overtreatment

Recent studies have shown that doctors may be overdiagnosing, and overtreating, some types of cancer.
I have a friend who has lung cancer -- the "good," slow-growing kind. His doctors have been less kind than the cancer. They keep screwing up in ways that seem likely to kill my friend before his cancer does.
With my disclosure, I am holding myself publicly accountable to my patients. I am saying that I don't have anything to hide from you. I know you are vulnerable, but I'll be vulnerable with you. This is a partnership. We're in this together.
Better screening tools are detecting more cancers. Women's lives have been saved. These same tools are identifying more cancers that won't result in any harm.
The signers of a new open letter are concerned about excessive psychiatric treatment, excessive dosing, careless polypharmacy, and unnecessary hospitalizations. And so am I. But I am equally concerned about inadequate funding of mental health care and lack of access to treatment for people who need it.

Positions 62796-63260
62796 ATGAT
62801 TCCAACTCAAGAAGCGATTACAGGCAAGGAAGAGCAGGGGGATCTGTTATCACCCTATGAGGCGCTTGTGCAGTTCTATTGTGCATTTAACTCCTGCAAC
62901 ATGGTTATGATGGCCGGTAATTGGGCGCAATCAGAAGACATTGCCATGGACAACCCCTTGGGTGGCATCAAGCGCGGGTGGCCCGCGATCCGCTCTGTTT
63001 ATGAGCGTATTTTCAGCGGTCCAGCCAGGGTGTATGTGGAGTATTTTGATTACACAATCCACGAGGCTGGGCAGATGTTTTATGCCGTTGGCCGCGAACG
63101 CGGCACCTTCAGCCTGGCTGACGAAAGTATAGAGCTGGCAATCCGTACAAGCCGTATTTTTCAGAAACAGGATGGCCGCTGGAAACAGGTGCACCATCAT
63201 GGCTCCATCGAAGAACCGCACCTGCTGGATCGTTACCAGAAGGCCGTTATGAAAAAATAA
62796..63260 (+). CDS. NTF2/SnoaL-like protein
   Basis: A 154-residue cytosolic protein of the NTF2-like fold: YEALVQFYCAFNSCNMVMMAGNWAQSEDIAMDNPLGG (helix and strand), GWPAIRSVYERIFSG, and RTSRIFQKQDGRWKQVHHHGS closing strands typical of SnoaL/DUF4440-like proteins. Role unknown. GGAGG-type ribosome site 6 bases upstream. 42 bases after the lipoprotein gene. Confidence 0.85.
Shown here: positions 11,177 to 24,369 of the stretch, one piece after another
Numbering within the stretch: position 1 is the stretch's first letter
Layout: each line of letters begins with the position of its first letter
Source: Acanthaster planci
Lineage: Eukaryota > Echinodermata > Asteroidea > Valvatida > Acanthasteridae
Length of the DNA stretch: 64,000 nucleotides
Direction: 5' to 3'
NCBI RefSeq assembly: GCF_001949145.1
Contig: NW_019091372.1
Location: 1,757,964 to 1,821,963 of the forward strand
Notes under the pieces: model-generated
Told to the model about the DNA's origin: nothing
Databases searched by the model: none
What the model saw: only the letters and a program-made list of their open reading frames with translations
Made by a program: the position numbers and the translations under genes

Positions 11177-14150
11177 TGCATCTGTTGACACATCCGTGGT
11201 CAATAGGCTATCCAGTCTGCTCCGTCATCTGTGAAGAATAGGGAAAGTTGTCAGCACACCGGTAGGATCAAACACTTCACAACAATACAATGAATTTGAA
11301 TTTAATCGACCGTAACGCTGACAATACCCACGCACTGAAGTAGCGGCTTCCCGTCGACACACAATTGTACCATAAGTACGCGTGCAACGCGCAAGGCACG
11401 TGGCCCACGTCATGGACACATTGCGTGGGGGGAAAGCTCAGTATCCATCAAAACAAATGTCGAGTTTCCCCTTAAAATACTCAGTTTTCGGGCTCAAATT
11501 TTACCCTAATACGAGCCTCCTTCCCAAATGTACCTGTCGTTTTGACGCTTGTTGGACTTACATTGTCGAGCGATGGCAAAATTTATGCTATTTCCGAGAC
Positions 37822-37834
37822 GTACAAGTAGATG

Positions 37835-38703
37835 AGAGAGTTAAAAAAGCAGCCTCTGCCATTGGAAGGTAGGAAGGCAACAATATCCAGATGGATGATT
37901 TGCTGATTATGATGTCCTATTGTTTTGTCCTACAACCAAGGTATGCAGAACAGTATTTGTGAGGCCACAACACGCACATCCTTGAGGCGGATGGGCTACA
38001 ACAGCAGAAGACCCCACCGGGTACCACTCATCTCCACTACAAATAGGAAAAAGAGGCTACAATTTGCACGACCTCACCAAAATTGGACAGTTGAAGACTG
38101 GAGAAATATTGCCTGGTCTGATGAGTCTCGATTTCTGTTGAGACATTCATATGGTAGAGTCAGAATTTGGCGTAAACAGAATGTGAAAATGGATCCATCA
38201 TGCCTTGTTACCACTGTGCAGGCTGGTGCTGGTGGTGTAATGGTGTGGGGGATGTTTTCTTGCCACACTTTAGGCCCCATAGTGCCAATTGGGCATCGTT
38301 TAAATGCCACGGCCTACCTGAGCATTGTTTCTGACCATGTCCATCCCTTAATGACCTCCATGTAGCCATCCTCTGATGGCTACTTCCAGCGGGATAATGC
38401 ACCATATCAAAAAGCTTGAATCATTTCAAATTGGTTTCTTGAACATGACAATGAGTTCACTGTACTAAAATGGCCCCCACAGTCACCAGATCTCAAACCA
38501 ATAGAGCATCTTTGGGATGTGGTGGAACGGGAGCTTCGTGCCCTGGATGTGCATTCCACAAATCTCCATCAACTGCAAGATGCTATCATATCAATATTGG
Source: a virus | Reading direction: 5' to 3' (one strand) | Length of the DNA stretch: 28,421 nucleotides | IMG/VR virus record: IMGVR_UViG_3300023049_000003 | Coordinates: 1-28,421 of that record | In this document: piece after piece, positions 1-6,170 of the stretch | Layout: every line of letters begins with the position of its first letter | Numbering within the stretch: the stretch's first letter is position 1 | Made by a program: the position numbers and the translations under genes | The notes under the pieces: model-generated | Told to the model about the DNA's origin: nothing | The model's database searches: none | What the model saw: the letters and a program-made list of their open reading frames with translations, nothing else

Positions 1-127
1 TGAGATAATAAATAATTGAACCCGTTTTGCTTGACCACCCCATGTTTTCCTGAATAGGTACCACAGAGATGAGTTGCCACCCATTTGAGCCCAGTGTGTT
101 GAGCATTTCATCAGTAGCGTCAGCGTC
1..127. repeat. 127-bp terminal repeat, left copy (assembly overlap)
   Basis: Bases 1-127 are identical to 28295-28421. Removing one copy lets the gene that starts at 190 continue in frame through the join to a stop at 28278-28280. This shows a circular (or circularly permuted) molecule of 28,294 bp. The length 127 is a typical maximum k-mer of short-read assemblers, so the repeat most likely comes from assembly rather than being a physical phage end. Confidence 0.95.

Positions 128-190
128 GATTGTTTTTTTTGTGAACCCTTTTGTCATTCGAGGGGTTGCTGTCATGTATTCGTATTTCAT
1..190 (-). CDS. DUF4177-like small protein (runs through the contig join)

The evidence is compelling that we in the developed countries (especially the US) are overtesting for disease, overdiagnosing it, and overtreating.
We must bring back the art of medicine and the art of healing and treat all of our patients with a "listening infusion."
Not surprisingly, doctors end up not tolerating uncertainty. In our high-tech era, this means more is done. A patient has seemingly vague symptoms, so the doctor orders some laboratory tests "just to get a baseline."
It took me a decade -- first as a caregiver to my mother, and then as a practicing physician and patient advocate -- to figure out that the story is absolutely fundamental to medical practice. Indeed, it can save your life.
We already had a crisis in psychiatric diagnosis before DSM-5. It is a sure sign of excess that 25 percent of us qualify for a mental disorder and that 20 percent are on psychiatric medication.